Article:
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About Us

We ship Firefox to the world!

Release Engineering does this by:

  • Developing world-class, scalable, open, secure, and maintainable infrastructure for application builds and tests, on a diverse set of desktop and mobile platforms
  • Building fast and reliable pipelines to transform source code into shipped products

Contacting Release Engineering

Our team is located on 3 continents and in 5 time zones. This allows us to provide better service, especially if you contact us using one of the following methods:

  • To request a new service, please file a bug
  • To ask a general question, ping in #firefox-ci on Matrix, or email
  • To request status on an existing request, set the "needinfo" flag in the bug.

Our team works normal business hours for our respective time zones. If you need to escalate an issue that is both urgent and important, use the following methods:

  1. Use #firefox-ci on Matrix or email, starting your message with 'URGENT:'. If no response in 15 minutes, then
  2. Be sure the bug severity is set to "blocker"
  3. Call one or more of the following people (nagios page preferred if you have access):

If you get voice mail, please leave your callback number.


If you are interested in getting involved with Release Engineering, please see our contributing page! We'd love to hear from you.


Mozilla's Release Engineering:

Name Profile Twitter Blog
Ben Hearsum bhearsum @bhearsum Ben's blog
Aki Sasaki aki @escapewindow escapewindow
Mihai Tabara mtabara @mihaitabara Mihai Tabara's blog


Releng Offerings

As mentioned above, Releng offer pipelines to transform source code into shipped products. The following sections break down how that happens. Each section can be understood as both isolated and combined parts.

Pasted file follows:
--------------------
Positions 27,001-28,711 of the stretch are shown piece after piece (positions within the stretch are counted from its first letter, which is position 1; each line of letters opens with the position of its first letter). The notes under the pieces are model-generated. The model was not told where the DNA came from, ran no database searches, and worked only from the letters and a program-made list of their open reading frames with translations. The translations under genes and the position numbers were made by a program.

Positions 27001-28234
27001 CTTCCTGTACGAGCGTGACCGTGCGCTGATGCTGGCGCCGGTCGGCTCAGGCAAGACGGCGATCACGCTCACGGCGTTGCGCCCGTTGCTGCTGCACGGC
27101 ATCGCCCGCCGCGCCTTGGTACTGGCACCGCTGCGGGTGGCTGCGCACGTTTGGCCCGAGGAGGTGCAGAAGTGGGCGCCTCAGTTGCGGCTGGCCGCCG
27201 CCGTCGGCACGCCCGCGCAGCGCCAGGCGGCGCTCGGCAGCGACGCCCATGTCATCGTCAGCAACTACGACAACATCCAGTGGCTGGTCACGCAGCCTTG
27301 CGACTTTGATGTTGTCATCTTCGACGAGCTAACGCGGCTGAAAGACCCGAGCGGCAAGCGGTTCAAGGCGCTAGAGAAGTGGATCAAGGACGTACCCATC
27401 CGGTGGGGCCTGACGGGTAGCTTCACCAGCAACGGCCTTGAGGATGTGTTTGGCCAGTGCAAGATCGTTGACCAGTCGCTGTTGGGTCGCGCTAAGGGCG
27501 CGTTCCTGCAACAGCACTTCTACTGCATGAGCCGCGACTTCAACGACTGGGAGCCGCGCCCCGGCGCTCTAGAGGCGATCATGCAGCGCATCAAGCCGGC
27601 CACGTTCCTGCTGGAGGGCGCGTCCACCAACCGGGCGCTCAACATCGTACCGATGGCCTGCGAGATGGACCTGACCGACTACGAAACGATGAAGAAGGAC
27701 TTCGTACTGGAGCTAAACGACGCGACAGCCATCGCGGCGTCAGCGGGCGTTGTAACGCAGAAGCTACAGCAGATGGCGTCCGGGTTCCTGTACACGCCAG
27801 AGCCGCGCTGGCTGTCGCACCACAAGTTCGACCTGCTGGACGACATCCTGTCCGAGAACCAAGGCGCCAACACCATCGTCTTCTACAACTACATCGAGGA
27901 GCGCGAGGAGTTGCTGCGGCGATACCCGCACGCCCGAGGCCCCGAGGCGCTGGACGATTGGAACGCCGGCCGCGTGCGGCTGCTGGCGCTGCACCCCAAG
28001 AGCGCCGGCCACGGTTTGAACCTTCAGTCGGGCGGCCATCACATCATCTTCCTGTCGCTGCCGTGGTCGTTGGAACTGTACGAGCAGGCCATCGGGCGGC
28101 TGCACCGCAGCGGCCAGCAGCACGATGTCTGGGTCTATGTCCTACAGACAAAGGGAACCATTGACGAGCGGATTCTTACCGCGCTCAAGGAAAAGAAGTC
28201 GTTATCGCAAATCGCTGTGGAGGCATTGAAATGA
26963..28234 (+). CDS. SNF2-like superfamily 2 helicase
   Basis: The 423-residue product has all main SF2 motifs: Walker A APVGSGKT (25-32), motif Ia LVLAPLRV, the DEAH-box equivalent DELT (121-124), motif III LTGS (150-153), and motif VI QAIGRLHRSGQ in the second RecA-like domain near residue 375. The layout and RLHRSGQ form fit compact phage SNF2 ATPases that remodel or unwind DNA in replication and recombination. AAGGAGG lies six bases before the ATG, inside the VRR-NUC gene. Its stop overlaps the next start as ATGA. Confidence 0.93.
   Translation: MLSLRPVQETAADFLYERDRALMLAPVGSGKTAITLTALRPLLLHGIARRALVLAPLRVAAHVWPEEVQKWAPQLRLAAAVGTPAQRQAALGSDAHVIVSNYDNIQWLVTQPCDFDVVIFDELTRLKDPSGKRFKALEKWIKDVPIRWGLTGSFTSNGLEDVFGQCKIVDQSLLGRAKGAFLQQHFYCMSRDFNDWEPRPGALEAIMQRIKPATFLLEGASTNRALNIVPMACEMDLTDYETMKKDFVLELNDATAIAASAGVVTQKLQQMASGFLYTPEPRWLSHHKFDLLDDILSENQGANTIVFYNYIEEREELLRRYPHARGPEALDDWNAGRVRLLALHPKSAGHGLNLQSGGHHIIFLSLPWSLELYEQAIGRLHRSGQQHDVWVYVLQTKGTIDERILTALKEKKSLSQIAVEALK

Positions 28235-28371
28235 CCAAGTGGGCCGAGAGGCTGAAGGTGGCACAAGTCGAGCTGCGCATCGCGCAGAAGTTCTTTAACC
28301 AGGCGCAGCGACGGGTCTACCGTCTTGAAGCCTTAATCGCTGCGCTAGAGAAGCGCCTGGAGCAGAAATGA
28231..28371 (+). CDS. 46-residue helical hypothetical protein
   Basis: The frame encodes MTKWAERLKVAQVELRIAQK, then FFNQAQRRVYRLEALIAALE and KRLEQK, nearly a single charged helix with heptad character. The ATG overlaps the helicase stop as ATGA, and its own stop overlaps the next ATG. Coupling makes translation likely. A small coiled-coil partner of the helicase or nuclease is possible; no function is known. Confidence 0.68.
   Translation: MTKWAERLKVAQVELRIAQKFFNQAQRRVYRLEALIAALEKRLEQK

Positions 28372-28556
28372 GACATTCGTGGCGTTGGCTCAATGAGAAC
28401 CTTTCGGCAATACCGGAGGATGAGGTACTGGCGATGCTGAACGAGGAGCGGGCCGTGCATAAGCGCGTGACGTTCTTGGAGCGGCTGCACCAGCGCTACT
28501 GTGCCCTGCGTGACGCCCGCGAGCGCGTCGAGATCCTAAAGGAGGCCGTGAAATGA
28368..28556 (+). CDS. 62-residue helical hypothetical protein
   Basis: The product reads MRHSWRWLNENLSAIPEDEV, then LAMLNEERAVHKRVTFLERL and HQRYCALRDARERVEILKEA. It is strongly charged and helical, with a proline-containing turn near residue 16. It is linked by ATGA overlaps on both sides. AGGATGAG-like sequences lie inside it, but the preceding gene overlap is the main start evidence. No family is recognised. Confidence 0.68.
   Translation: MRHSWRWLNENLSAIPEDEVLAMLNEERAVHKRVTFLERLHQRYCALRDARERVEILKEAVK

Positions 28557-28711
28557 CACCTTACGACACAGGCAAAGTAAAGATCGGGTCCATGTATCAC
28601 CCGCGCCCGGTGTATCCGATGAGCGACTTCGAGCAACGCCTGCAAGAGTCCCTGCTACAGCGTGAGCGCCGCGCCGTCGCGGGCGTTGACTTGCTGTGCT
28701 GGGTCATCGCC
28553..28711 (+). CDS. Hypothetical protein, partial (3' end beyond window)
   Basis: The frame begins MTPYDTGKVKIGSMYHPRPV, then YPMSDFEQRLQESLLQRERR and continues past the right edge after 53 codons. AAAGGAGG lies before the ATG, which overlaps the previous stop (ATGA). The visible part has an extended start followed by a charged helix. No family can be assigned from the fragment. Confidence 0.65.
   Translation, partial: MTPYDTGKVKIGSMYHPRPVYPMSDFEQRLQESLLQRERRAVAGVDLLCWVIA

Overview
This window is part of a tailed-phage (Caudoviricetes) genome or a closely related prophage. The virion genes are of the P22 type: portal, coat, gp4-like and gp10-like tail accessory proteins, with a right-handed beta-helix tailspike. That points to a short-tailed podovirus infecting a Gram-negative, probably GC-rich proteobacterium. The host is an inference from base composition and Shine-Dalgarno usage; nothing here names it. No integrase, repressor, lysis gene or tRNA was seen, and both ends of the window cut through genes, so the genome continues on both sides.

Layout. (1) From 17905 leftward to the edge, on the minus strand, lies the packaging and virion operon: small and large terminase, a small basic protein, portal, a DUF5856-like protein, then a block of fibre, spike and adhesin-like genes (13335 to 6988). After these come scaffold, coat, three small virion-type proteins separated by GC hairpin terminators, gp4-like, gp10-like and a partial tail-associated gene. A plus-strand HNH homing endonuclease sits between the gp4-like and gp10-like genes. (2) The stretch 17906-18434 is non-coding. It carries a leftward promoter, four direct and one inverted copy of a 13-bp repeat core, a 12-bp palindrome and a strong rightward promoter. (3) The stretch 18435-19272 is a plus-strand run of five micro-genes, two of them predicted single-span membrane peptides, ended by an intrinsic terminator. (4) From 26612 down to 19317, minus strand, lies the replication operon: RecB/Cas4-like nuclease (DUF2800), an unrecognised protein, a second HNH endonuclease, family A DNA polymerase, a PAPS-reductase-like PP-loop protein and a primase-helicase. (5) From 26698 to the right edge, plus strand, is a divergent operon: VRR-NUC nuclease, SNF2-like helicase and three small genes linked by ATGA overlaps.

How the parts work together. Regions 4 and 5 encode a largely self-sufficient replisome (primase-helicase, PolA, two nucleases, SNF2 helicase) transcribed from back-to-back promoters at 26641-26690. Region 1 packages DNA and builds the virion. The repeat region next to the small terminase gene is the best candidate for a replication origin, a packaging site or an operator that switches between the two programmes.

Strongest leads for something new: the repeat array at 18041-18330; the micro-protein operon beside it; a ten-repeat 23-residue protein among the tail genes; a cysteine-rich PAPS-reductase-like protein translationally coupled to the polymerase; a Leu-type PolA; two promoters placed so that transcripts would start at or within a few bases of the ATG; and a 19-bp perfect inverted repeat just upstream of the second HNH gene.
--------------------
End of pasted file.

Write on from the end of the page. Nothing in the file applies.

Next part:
Initiating a Release

To start a release, Release Management submit a form in Ship It with what product they would like to release, what revision to use, and a number of other inputs.

Configuring & Scheduling

Ship It then creates Taskcluster tasks that are needed to take a builds and release them to users. These tasks make up the release graph that are derived from templates within taskgraph and are submitted via action tasks.


The signing of build artifacts and binaries. Some features of this:

  • signing is done through a client/server model
  • integrated with Taskcluster thanks to signingscript in conjunction with scriptworker, a securely managed Taskcluster worker type. signingscript tasks are part of the task graph that is generated from Ship It
  • keys are generated with modern standards
  • keys are secured by our infra and rotated regularly
  • coming soon: self served signing through exposed API


As important release artifacts are created, they are then uploaded to archive.m.o where they can served from and live permanently for historical or longstanding support reasons.

Like signing, uploading is integrated with Taskcluster thanks to beetmoverscript in conjunction with scriptworker, a securely managed Taskcluster worker type. signingscript tasks are part of the task graph that is generated from Ship It

Install & Update Tests

Like product tests, releases likewise need tests. This ensures that initial downloads install correctly on all supported platforms and updates work as expected, all before actually releasing. Right now this is done through our Update and Final Verify tests. Which, like all other sections are part of the release graph.

TODO: link to documentation and source of these

Shipping & Updates

Finally, we release the product via both initial downloads and as new updates.

For Desktop Firefox:

  • Initial installs are served via updating the download page, (Bedrock) and updating Bouncer, Mozilla's mirroring and redirection server.
  • Updates are handled by our own application, Balrog. Balrog is our server side component of the update system

For Android Products, including Firefox:


Best Practices